In last November’s Warzone/ Conversion, the Fifth Doctor left his companions behind. Despite their protestations, he ran away, no longer able to deal with the guilt of putting them in harm’s way.
Time Apart sees the Doctor trying to come to term with this – traveling through the history of the earth without his friends.
Ghost Station by Steve Lyons
The Berlin Wall continues underground. Peter Meier (Timothy Blore) patrols the non-existent line between east and west. It would be so easy for him to flee down a train tunnel and escape, but he never has. He guards the Ghost Stations where trains fly past, but never stop. It seemed to be quite a dull job, until he discovered the Doctor near a corpse.
Peter and the Doctor search the station, trying to find an answer to the murder in the gloom. As they search, they talk about Peter’s life, about his hopes and dreams. The Doctor realises he is dragging another person into his life of danger. He gives Peter the chance to leave, one he tried to give Nyssa, Tegan, and audio companion, Marc before running away.
The half-hour run time is perfect for this two-hander. Davison and Blore play off each other very well. The latter plays a rather timid, cautious character who is swept up in the Doctor’s willingness to rush off into the darkness.
In a very short space of time, we get a look into the mind of someone living on the wrong side of Berlin. The historical setting is very well explored simply using a single character. The Doctor doesn’t give anything away about the future of the Berlin Wall, but encourages Meier to not give up hope.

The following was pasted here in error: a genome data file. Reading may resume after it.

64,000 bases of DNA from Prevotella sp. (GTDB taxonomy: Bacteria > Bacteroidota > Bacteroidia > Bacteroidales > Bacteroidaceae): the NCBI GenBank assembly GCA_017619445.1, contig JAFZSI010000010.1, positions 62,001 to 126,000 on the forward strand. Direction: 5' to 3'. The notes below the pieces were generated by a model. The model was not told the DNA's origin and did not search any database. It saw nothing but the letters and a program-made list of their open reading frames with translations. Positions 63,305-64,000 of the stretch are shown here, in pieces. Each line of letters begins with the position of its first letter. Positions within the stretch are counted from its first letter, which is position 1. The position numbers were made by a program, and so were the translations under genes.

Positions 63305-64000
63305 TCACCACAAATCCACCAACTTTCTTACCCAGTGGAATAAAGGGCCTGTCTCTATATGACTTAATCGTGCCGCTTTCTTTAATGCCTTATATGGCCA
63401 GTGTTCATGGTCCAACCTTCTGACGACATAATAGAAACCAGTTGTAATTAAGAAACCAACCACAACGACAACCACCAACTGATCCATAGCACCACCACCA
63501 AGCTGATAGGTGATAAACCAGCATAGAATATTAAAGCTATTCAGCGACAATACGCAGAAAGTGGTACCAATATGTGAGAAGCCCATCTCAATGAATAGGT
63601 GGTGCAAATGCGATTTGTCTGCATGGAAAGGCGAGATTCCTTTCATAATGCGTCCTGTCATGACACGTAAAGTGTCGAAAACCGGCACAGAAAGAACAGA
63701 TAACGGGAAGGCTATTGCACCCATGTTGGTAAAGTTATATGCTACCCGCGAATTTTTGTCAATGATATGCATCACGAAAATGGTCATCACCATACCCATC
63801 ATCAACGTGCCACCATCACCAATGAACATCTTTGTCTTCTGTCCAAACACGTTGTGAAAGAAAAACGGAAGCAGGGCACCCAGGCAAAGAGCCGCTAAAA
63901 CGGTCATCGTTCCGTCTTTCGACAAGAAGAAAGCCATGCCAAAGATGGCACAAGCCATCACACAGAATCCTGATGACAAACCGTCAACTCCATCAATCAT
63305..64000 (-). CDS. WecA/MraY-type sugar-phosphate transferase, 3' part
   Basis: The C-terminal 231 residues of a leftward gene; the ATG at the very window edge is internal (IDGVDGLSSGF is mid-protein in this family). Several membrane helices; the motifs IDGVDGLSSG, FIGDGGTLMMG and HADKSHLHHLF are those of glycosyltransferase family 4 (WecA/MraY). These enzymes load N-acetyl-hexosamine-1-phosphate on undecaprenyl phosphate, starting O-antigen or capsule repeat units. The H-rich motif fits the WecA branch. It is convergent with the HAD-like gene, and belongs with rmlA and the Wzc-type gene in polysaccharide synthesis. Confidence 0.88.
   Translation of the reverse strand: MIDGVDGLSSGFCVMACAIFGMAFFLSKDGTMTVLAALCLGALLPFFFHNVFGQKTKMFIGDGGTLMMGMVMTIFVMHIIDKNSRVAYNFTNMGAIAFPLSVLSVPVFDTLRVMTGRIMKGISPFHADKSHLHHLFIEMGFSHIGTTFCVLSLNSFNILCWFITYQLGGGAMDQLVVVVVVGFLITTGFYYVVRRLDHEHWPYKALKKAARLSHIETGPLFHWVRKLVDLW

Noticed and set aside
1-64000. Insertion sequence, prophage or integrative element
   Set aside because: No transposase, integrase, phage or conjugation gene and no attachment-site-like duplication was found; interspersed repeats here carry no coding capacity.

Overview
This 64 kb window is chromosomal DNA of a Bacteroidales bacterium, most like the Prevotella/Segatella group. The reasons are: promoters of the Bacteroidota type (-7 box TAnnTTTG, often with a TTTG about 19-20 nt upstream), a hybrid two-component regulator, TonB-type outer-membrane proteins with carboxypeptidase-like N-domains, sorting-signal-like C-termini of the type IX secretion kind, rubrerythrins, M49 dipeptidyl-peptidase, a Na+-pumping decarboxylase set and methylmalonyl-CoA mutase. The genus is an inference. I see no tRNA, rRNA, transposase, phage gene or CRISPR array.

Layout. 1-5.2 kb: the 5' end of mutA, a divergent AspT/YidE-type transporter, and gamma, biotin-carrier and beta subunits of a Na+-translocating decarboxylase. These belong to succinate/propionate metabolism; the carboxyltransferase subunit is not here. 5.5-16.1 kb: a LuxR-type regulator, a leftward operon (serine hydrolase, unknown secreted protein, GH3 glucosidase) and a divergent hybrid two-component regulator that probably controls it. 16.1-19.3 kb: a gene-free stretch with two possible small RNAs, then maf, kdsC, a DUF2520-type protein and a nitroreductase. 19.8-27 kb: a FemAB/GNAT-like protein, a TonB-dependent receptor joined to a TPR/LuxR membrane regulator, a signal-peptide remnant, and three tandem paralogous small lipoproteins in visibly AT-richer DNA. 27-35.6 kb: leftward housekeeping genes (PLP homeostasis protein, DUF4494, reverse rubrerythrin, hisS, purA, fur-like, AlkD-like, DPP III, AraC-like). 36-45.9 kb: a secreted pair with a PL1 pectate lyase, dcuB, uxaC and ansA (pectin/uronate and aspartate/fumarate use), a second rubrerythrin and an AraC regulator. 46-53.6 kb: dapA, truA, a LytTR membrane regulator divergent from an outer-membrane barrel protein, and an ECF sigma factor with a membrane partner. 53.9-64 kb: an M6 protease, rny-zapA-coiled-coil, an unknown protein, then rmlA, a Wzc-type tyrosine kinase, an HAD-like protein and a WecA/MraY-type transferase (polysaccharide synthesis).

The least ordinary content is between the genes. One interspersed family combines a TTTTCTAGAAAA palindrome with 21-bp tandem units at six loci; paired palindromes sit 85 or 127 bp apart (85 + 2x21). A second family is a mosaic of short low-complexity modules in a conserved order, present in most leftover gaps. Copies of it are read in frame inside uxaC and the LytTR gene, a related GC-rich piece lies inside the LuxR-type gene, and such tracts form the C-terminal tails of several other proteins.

The Bridge Master by Jacqueline Rayner
We go even further back in time for our next story. The village of Rowanbrook has built a new bridge. Instead of celebrating this achievement, they instead have to pay the Bridge Builder’s high price: a human sacrifice. It turns out that a Time Lord will work just as well.
He has a week to live, not that he believes it.
History can take many forms in Doctor Who. Sometimes it’s a daft romp like The Shakespeare Code or Castle of Fear; other time it’s The Massacre. Raynor takes us to a place which is somewhere in between. There’s a lot of comedy in the story, but scenes take a sharp turn. Agatha’s regret at protecting her son at the expense of another life is admirably portrayed by Kate Harbour. She is a mother who has lost too many.
I found it particularly arresting when Agatha reels off the list of her dead children and talks about how some of them don’t even have headstones. She laments the fact that she will not be reunited with them in heaven due to her sins. It’s wonderful to see Doctor Who not shy away from the religiosity of people in the past. Too often, they are just treated as the same as us, but with different haircuts, and sometimes not even that. The Bridge Master deals with characters who have a deep belief system that affects their daily lives. How else can you deal with the loss of so many children?
The story leaves you guessing right up to the conclusion and jogs along at a decent pace. I really like this short format.
What Lurks Down Under by Tommy Donbavand
Time Apart opens with Peter Davison giving us the sad news that this release is dedicated to the late, great Tommy Donbavand. It’s his first story for Big Finish and it is a great shame we will not get to hear any more from him because What Lurks Down Under was my favourite of the four.